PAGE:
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State v. Gillam

Supreme Court of Iowa
Feb 20, 1942
230 Iowa 1287 (Iowa 1942)


In State v. Gillam, 230 Iowa 1287, 1290, 300 N.W. 567, 568, we said: "To accept the various lawful uses suggested by appellant to which they could be put as an excuse for their presence in the tavern requires a lack of sophistication to which we do not confess."

Summary of this case from State v. Perry


No. 45729.

November 12, 1941. Rehearing Denied February 20, 1942.

SEARCHES AND SEIZURES: Warrant not based on probable cause — 1 illegal issuance. A search warrant not based upon probable cause is illegally issued.

CRIMINAL LAW: Illegally obtained evidence — motion to quash —


INTOXICATING LIQUORS: Nuisance — evidence of punchboards and

slot machines — nonprejudicial error.

INTOXICATING LIQUORS: Nuisance — liquor legally purchased —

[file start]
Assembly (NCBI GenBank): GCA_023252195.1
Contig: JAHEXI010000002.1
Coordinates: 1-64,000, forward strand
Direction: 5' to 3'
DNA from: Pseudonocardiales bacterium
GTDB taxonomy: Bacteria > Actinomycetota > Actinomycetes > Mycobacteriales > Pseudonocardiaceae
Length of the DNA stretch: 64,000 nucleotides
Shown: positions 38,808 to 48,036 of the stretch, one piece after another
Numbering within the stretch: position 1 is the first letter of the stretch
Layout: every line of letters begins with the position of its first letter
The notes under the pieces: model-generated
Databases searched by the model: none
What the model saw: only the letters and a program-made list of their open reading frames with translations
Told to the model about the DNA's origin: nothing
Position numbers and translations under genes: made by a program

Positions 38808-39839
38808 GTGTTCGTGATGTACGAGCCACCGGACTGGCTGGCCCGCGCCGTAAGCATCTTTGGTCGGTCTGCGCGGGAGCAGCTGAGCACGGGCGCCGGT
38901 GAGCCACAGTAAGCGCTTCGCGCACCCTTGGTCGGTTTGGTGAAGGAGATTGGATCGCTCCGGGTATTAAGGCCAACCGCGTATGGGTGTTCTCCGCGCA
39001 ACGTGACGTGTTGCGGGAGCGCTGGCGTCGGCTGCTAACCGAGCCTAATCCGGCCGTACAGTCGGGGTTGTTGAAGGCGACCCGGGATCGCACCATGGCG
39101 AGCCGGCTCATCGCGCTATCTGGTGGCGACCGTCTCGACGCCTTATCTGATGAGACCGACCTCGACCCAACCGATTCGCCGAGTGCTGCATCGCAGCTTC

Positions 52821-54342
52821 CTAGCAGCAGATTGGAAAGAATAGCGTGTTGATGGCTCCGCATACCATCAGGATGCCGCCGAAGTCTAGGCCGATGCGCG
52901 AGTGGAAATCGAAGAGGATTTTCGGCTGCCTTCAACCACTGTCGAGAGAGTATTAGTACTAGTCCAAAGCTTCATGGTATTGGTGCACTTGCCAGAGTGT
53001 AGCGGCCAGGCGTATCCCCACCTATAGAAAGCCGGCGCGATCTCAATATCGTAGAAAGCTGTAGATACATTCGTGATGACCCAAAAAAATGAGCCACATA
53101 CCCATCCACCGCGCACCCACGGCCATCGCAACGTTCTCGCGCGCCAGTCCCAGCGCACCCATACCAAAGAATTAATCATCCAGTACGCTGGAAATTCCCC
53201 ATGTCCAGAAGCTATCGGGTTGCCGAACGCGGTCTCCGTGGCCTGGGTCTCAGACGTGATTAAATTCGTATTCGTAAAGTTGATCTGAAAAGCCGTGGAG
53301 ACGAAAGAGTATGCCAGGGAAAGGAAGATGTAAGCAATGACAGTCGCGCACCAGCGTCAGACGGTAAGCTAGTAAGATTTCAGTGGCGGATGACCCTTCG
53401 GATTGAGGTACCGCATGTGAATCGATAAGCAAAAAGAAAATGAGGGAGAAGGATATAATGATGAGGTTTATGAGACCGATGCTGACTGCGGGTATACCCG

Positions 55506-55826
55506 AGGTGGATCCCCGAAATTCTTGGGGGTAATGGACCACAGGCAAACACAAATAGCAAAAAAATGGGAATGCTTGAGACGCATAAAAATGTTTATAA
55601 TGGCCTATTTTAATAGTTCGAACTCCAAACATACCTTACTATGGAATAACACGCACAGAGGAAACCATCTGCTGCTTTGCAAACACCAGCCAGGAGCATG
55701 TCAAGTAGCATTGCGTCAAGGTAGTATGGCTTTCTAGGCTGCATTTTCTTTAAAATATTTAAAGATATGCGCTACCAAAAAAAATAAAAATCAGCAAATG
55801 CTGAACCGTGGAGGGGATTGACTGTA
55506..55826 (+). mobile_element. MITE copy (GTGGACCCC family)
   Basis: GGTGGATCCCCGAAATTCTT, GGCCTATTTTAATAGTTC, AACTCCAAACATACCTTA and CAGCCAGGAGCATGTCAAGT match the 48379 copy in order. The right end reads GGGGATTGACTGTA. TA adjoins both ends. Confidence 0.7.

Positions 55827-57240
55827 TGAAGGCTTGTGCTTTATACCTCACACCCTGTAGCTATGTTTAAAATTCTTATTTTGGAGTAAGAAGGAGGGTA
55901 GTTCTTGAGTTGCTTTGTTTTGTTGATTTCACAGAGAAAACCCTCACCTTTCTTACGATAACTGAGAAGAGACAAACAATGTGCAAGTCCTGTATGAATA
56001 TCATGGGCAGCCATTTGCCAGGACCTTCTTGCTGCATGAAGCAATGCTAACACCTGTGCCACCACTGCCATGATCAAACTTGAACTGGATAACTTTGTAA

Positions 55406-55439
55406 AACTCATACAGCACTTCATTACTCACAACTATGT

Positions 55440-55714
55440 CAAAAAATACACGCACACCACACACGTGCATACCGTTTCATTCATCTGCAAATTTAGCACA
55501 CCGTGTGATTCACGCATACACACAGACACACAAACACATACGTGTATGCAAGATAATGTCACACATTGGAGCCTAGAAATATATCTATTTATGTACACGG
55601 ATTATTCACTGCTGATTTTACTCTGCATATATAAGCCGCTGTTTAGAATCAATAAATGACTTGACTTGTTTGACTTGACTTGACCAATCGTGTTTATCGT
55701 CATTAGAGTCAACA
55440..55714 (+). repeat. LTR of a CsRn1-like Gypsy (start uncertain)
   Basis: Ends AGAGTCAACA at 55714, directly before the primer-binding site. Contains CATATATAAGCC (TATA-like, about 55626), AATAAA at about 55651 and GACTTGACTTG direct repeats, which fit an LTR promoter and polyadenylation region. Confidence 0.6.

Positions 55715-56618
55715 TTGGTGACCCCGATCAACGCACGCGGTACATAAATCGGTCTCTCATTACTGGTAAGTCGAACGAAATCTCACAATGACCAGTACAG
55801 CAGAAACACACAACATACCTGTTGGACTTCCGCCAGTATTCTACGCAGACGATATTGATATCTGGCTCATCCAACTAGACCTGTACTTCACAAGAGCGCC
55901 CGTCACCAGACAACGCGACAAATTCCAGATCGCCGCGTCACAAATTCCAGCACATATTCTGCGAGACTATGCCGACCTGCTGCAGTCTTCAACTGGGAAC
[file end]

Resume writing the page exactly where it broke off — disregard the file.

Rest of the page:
not complete defense.

INTOXICATING LIQUORS: Nuisance — evidence as to "whiskey

glasses" nonprejudicial.

INTOXICATING LIQUORS: Legal purchase of liquor as a defense —

burden of proof — instruction.

CRIMINAL LAW: Verdict — inability of jurors to agree —

additional instruction on duty to reach verdict approved.

Appeal from Johnson District Court. — JAMES P. GAFFNEY, Judge.

Defendant was tried for maintaining a liquor nuisance. From a judgment on verdict of guilty, he appeals. — Affirmed.

John M. Rankin, Attorney General, Jens Grothe, Assistant Attorney General, and Clair E. Hamilton, Special Assistant County Attorney, for appellee.

Edward L. O'Connor, for appellant.